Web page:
As one of the largest construction equipment companies in the world, Volvo Construction Equipment (CE) has explored a wide range of technologies to help aide their processes. 3D printing is one of these technologies, and after successful testing, Volvo CE is all in, using 3D printing to create prototypes and produce spare parts, speeding up their process and lowering costs and inventory. Volve CE has now integrated the technology into two of their construction trucks. The ability to create replacement parts on-demand has increasingly brought the company benefits, and they are not alone as many OEM’s and supplies across the industry have begun to integrate 3D printing into their workflows.

“We are supporting customers through the life cycle of their equipment. It’s especially good for older machines where the parts that have worn out are no longer made efficiently in traditional production methods,” said Jasenko Lagumdzija, Manager of Business Support at Volvo CE. “Producing new parts by 3D printing cuts down on time and costs, so it’s an efficient way of helping customers.”.

“Lead-times are significantly reduced with 3D printing and since there are no minimum order quantity requirements, we benefit from quicker delivery of parts, lower inventory levels in our warehouses and an improved ability to balance supply and demand,” added Daniel Kalfholm, Project Leader for Aftermarket Purchasing for Volvo CE’s EMEA region. “And it can all be carried out [at] a purchase price that is comparable to that of a traditionally manufactured component.”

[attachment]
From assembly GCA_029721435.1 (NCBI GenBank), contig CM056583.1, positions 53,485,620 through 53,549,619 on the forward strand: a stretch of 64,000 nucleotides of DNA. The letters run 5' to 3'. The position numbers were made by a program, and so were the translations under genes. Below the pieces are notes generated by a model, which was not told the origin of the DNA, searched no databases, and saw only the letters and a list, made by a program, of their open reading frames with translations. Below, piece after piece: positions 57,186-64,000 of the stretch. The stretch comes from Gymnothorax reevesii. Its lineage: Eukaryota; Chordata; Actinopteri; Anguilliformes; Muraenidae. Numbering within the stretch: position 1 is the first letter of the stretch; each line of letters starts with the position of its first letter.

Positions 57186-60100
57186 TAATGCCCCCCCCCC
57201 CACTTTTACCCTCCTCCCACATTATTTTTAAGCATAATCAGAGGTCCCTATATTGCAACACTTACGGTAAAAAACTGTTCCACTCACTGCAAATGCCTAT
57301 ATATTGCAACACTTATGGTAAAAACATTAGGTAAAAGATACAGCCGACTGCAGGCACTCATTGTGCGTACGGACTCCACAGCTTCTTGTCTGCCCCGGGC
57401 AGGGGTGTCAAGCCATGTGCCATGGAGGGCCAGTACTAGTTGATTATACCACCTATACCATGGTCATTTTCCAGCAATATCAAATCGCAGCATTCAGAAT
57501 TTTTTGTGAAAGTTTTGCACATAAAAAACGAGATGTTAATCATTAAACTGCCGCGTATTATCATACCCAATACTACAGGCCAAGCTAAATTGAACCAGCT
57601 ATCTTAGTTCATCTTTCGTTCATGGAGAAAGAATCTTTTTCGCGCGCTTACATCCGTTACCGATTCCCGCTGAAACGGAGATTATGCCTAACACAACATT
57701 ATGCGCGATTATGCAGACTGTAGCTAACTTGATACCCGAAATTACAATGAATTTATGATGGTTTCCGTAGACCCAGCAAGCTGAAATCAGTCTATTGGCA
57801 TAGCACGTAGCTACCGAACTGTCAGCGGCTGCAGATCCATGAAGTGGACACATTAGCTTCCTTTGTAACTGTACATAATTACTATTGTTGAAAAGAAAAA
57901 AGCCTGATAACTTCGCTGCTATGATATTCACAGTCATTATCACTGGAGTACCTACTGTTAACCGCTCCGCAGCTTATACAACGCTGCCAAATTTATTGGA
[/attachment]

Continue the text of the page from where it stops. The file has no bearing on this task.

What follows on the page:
Volvo CE utilizes 3D printing in their aftermarket service, printing spare parts to send to customers whose original parts are no longer up to standard. Having the ability to produce a part – of any shape or size – for any unit of Volvo CE’s off-road machinery has transformed their business processes and increased revenue. Thus far, Volvo CE’s aftermarket service has already printed and shipped out a cabin, plastic coverings and parts of air conditioning units. With the ability to archive all the vital information for these parts – drawings, 3D models & product information – they can now 3D print new parts with ease.

One of Volvo CE’s finished 3D printed spare parts

“The customer is getting exactly the same part in replacing plastic with plastic. We do a lot of quality assurance – the 3D parts have the same specifications and go through the same process as the original, and get the same warranty, so customers can be confident they are getting a genuine Volvo approved part,” Aftermarket Branding Manager at Volvo CE Annike Fries said.

In addition to creating spare parts for customers, Volvo CE also uses 3D printers to produce highly accurate prototypes.

“As we only need to produce low volumes of parts for prototyping, it’s a good way to see what works. We have a lot of knowledge and we can make changes quickly and easily with 3D printing,” said Fredrick Andersson, Development Engineer for Wheel Loaders Powertrain Installation at Volvo CE. “And because of this, it means that the time to market for a new product is quicker, so it’s of great benefit to our company.”

With Metal 3D printing on the rise as the next big thing in additive manufacturing technology, Volvo CE plans to offer customers metal 3D printed parts in the near future. Many experts believe that 3D printing technology will one day be developed to be able to include full production. With Volvo CE being a company focused on the future, 3D printing is undoubtedly there to stay.

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